Sign up at this page if you are a teacher or youth worker. Plus, we send free sample interventions too, also accessed from this one page.
    Even better, the site also has dozens of pages of interventions and dozens of articles with solutions to behavior problems, and all of these are free. Our Solution Center is the best place for freebies.
    Click to go there now. Keep up the good work, and please let our site become a part of your universe. Thanks.

  4. Excellent site.

    An additional reason I have for supporting ‘free’ resources is that students can use them anywhere, any time.

    Being able to use an expensive piece of software, but only during school hours is very limiting.

  5. Found this site by accident. Wondering if you have a contact email. Would like to ask a couple of questions.

    Thank you.

  6. Hi Paul: Thanks for the recent re-mention of Gliffy. We appreciate that you have taken time to share information and use Gliffy–We hope it continues to be helpful for you and your colleagues. If you have any feedback or suggestions, please let us know. Thanks again, Debik(at)Gliffy(dot)com

  7. greatly enjoyed seeing your presentation at CTG – looking forward to using some of your resources with my son!

  8. This is a wonderful resource. Thank you so much for your hard work. I am looking forward to finding many things I can use as an ESL teacher and passing on to my son’s teacher and our Special Ed teachers.

  9. Paul, could you email me please (can’t find your email here)? I have a message to forward to you that was left on my site.

  10. Hi Paul
    I read your excellent comment on Sue Water’s blog post about Twitter. I am glad to join your community. Excellent resources Paul. I have added your blog to Google Reader and I am your newest follower on Twitter. I shall share your site with the Special Needs staff at our school.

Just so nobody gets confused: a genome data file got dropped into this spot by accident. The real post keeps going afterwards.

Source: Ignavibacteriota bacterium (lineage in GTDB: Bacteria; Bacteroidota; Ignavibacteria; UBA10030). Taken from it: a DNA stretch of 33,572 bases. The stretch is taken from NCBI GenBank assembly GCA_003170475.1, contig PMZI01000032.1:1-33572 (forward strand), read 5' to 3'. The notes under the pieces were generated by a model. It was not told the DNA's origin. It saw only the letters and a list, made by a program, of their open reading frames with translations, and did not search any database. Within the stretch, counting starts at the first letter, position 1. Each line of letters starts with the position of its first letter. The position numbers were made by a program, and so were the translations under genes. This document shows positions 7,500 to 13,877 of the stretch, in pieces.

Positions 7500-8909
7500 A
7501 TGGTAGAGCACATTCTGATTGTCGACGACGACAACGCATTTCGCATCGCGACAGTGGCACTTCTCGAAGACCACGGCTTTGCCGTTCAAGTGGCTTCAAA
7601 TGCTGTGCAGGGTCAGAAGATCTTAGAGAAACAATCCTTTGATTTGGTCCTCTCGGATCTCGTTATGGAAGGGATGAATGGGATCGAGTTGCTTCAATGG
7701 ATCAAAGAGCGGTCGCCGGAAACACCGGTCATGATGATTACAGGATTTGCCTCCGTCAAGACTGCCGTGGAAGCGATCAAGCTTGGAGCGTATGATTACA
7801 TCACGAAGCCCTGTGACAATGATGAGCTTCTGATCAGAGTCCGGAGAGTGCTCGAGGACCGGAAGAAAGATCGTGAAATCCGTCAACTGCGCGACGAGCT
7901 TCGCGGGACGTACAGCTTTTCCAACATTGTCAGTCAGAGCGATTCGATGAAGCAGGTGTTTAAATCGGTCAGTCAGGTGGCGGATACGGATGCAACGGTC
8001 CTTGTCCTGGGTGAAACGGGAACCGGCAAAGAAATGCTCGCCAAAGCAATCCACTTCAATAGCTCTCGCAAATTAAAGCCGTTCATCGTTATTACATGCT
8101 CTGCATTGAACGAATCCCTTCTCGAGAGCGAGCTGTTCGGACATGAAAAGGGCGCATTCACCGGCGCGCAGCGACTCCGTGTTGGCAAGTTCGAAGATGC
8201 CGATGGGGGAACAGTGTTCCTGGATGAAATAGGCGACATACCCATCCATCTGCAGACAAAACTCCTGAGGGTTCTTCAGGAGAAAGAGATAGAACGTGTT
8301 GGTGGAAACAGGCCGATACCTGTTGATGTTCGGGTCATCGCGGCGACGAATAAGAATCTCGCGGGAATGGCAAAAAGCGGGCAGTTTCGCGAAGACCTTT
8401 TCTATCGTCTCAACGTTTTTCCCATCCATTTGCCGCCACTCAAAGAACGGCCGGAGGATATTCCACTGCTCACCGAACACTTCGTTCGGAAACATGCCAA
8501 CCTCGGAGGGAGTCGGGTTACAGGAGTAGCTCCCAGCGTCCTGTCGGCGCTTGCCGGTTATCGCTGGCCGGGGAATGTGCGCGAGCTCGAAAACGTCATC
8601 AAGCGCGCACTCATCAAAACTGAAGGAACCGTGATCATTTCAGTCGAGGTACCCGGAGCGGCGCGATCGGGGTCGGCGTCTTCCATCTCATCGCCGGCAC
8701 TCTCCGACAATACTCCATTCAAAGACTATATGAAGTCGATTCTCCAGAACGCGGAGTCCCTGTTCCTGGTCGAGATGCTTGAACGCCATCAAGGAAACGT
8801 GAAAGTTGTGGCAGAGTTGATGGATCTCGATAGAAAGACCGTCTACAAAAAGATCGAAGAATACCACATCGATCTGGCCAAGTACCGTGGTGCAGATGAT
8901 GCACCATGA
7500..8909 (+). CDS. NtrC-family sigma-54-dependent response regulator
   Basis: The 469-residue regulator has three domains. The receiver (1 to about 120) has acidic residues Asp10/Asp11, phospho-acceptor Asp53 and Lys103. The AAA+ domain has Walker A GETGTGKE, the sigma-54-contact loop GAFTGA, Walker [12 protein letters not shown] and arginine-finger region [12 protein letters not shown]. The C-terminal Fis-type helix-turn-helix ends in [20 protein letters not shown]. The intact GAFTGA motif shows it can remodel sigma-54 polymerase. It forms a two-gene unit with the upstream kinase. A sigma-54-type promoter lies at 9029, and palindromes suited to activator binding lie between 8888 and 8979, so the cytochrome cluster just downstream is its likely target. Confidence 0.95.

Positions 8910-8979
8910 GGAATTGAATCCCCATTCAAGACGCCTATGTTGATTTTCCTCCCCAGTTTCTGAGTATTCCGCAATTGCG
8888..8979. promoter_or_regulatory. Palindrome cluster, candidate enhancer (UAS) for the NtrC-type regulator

Best wishes
    John Larkin

  11. An incredible resource collection. It truly is a goldmine of information! Many thanks.

  12. Hi Paul,

    Thanks so much for the writing about Shmoop. We’re glad that you like it! We agree that Shmoop can be really helpful to students with learning disabilities and we’re glad to hear that hunch confirmed by educators like you. Please drop me a line (my first name at shmoop). I’d love to get some feedback from you.


  13. Hi, Paul
    This is a great site! I am teaching undergrad teachers about how to work with children who have disabilities in regular classrooms. I am constantly trying to find resources to help them become more innovative, effective facilitators of learning. This site will be a great help.

    I’ve just begun the blogging experience and am wondering what took me so long….


  14. Pingback: Tech Task #3 « Jen Hone Best’s Blog

  15. Paul, I would like to suggest four online services which I use often. They may be useful for teachers and students. I am posting them here because I do not find direct contact form.

    1. http://www.freepdfconvert.com/
    Convert Word, Excel, PowerPoint and many other formats to PDF and even can convert PDF files to Word or Excel.

    2. http://www.web2pdfconvert.com/
    Convert web sites to PDF online, has add-on for all popular browsers which lets to convert PDF directly from browser.

    3. http://www.convertcenter.com/
    Unit converter which has about 10 000 conversion. For example it can convert Celsius to Fahrenheit, Miles to Kilometers, Kilobytes to Megabytes and much more.

    4. http://www.filejumbo.com
    Simple online file storage.

    Best regards,

  16. Hello,

    I recently compiled a list of the Top 40 Special Education Blogs, and I
    just wanted to let you know that you made the list! It
    is published online at http://www.onlinedegrees.org/top-40-special-education-blogs/

    Thanks so much, and if you think your audience would find useful
    information in the list or on the site, please feel free to share the
    link. The blog is just starting up, so we always appreciate a linkback
    as we’re trying to increase readership.

    Thanks again, and have a great day!

    Maria Magher